THE LEADER of Stratford District Council has moved to dispel fears green belt land across the district could have homes built on it in the future.
Earlier this month, the authority finally rubber-stamped and adopted its Core Strategy, which outlines where around 14,800 homes will be built by 2031.
The key planning document is expected to be subject to a review within the next five years to ensure it is up-to-date and in line with existing policy.
But the council has come under fire after members of its Cabinet voted to accept the findings of a Green Belt review carried out in conjunction with neighbouring authorities.
Tanworth Resident Association chairman Tom Ross maintains the review identifies parcels of green belt land around Alcester, Studley, Henley and Stratford, which could be removed, if necessary, in the future.
And although designed to prevent urban sprawl, Mr Ross fears these parcels of green belt land could in fact make way for homes when the Core Strategy is reviewed a few years down the line.
He told The Observer: “Stratford District Council has gone through a painful and expensive process to get its Core Strategy in place.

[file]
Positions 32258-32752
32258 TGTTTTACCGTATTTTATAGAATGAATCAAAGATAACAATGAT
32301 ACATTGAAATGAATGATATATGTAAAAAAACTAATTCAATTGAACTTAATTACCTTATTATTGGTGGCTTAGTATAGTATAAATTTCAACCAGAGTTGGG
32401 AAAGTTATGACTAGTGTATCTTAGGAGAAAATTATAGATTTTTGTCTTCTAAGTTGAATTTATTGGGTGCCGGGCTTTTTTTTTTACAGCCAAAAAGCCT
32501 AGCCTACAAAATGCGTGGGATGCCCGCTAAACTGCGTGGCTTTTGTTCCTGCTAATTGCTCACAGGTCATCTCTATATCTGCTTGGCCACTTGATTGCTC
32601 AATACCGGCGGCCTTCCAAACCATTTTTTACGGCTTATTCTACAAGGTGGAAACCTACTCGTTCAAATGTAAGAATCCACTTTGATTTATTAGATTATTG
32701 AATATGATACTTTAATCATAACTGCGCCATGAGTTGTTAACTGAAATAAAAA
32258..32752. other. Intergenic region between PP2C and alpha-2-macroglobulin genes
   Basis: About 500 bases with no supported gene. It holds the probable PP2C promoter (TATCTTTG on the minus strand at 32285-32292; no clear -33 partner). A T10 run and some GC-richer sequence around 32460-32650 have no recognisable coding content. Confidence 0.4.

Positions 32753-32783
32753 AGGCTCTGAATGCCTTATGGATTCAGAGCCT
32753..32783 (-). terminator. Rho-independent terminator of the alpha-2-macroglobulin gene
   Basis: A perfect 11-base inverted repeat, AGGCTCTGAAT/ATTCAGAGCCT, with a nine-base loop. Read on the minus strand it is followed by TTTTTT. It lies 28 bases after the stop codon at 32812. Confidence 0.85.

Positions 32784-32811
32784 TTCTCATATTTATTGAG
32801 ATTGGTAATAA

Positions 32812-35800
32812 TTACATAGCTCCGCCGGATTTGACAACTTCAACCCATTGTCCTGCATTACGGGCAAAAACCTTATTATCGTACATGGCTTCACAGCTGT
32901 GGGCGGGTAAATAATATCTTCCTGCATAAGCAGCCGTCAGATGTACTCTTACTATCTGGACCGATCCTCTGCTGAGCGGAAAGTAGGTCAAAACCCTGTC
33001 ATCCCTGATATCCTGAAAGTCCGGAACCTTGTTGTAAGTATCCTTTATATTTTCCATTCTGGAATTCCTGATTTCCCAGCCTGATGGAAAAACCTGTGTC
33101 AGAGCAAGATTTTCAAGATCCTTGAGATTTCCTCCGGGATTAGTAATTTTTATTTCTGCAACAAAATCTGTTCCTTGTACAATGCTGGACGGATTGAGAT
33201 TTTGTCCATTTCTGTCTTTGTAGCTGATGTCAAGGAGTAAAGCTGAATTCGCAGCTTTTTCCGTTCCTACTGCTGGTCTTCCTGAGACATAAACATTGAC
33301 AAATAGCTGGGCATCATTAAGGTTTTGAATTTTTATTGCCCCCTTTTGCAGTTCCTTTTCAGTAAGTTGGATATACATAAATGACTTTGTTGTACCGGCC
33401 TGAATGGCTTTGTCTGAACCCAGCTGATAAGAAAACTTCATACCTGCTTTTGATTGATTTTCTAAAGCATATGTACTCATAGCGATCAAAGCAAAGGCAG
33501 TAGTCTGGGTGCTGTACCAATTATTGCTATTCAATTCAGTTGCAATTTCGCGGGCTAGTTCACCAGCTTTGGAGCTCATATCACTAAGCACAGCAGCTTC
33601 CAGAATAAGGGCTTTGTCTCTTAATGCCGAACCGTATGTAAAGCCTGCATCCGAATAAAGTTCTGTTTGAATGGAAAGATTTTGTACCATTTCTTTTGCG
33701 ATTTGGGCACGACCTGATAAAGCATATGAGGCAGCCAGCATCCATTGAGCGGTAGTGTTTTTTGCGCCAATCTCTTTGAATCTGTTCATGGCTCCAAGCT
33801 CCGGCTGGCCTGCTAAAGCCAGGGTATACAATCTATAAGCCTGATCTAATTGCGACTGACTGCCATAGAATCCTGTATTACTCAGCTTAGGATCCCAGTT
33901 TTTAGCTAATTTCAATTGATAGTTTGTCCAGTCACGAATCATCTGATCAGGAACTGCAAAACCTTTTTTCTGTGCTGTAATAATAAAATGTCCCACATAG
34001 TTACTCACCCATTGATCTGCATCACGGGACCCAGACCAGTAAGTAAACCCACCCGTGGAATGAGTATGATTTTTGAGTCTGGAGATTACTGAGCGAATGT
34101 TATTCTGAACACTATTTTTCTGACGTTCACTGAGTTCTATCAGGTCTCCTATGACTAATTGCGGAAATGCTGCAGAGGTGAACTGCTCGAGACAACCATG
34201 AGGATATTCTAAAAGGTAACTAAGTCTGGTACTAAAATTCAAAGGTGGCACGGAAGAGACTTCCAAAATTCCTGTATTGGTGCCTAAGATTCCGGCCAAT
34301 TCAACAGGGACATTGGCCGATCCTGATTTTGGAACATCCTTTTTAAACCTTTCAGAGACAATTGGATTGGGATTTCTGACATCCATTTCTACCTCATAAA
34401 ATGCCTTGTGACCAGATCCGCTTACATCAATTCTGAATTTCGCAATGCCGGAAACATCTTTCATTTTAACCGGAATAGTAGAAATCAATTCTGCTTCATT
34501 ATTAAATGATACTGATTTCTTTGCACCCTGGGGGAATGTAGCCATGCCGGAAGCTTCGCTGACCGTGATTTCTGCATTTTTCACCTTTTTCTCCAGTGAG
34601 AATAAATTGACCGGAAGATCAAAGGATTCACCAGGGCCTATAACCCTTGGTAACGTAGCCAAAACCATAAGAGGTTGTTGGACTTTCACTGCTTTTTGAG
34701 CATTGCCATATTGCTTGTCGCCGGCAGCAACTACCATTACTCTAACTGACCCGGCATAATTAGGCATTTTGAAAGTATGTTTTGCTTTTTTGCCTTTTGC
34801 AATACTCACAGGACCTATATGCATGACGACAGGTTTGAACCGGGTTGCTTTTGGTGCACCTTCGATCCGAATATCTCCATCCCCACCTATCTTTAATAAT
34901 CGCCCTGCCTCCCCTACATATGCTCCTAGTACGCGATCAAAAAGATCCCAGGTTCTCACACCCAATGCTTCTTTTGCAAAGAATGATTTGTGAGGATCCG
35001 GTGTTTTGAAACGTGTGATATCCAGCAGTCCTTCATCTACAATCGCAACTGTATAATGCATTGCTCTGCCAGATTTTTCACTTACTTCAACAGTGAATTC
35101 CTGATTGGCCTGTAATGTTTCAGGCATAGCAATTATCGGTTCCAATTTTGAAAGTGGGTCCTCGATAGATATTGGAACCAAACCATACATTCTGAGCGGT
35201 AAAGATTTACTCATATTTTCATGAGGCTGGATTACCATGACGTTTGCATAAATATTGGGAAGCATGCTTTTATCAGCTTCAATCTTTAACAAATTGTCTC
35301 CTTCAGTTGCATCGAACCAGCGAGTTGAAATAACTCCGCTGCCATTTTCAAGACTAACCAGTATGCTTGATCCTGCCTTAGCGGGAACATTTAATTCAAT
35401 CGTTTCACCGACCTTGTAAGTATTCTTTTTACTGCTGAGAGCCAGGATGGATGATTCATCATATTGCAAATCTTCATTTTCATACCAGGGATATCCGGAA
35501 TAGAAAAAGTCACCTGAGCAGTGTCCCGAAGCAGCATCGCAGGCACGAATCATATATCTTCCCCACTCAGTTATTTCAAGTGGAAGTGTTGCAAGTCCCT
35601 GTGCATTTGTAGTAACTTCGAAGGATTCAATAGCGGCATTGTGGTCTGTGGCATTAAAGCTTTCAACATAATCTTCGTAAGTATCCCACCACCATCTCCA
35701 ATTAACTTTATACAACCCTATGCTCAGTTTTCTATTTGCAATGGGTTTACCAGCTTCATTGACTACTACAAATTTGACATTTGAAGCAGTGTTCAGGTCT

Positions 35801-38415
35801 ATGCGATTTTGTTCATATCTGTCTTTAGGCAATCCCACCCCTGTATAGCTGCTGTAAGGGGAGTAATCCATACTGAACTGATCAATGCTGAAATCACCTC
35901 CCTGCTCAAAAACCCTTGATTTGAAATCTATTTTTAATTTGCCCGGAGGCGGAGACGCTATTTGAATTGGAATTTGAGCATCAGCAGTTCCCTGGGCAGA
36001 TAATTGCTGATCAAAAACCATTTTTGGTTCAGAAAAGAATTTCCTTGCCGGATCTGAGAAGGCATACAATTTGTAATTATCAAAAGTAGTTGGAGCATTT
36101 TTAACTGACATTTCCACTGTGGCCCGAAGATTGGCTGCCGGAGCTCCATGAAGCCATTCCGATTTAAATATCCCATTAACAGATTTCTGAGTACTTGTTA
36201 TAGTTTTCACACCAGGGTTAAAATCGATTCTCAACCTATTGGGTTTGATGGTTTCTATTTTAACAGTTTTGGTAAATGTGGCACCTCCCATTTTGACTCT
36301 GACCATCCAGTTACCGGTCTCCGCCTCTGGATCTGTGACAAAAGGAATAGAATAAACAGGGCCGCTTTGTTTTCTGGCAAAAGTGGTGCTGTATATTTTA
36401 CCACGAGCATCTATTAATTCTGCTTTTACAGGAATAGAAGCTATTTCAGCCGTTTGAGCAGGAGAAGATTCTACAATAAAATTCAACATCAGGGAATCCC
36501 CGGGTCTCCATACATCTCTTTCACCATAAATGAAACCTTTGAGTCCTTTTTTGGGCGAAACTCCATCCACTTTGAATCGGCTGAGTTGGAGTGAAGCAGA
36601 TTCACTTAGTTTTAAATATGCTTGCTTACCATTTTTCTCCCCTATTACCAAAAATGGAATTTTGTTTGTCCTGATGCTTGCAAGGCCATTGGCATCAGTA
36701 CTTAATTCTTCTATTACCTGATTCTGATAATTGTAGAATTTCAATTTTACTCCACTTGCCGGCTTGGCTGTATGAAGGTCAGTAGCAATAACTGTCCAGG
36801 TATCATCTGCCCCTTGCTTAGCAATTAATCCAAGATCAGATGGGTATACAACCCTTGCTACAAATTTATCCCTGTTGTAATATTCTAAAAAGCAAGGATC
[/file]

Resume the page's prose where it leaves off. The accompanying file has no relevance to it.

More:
“Naturally, most of the attention was on the number of homes required while this Green Belt review was not publicised much at all.
“The council is keen to park it in the long grass and I feel it has form for slipping things through when no-one – councillors or residents – realises the full significance.
“People living in the identified areas of green belt land, which are prime candidates to be removed, will not be happy if in five years time they are told it was all discussed and agreed in 2016.”
But council leader Chris Saint was quick to defend the accusations.
He stressed no decision had been made concerning the removal of any land from Green Belt nor was there any intention to withdraw any parcels of land based on the review alone.
But if it was deemed necessary to develop within the Green Belt in the future, he maintained the review would help provide evidence to consider which land was most suitable, while other factors – from existing nearby homes to the natural beauty of an area – would also be taken into account.
Coun Saint added: “We have not put any land at risk of development and the study does not identify parcels of land the council ‘accepts’ should be taken out of the Green Belt when the Core Strategy is reviewed.
“Fundamentally, that was not the purpose of the study, so it is not the case a decision has been ‘voted through’ as to which land is suitable for future development.
“Plans are plans, and studies may assess matters but they do not carry any weight. Our plans do not take out any parcels of land from the Green Belt for housing and any other suggestion is being alarmist.”